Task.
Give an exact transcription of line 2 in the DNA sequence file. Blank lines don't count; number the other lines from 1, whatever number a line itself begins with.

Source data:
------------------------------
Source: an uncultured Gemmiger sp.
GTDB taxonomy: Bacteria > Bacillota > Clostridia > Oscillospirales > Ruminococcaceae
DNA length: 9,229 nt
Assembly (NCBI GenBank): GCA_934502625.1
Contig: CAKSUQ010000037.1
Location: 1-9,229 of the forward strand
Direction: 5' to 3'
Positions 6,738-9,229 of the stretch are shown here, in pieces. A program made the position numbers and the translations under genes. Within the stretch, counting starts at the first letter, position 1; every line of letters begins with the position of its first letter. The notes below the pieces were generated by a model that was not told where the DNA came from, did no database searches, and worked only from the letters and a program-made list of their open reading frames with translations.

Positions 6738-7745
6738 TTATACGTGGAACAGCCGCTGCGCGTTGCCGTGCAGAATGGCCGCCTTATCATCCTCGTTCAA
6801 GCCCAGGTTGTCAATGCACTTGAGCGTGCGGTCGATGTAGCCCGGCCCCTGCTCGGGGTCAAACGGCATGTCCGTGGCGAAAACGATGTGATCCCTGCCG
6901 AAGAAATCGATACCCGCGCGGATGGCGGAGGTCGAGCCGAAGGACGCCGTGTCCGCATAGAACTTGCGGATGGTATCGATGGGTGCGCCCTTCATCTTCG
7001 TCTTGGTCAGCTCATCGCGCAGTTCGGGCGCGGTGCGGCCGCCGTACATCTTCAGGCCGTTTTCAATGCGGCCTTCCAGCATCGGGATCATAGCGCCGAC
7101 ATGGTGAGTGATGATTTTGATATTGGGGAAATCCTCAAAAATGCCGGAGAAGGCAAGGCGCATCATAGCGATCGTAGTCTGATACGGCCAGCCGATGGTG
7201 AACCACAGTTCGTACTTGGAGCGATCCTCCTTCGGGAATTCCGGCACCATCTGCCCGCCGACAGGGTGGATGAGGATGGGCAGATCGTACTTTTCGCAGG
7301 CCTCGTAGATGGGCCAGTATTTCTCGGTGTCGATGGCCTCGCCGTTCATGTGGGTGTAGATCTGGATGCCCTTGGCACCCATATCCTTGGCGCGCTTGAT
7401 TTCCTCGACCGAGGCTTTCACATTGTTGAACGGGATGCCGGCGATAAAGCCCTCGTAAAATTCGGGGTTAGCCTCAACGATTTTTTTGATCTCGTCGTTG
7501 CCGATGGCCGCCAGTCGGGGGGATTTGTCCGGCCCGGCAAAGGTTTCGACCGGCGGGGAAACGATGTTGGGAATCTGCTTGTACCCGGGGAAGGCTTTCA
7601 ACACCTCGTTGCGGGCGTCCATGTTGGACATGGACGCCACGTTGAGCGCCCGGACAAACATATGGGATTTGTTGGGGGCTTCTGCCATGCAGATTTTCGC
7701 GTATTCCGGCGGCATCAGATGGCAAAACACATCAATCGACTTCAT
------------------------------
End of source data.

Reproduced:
GTDB taxonomy: Bacteria > Bacillota > Clostridia > Oscillospirales > Ruminococcaceae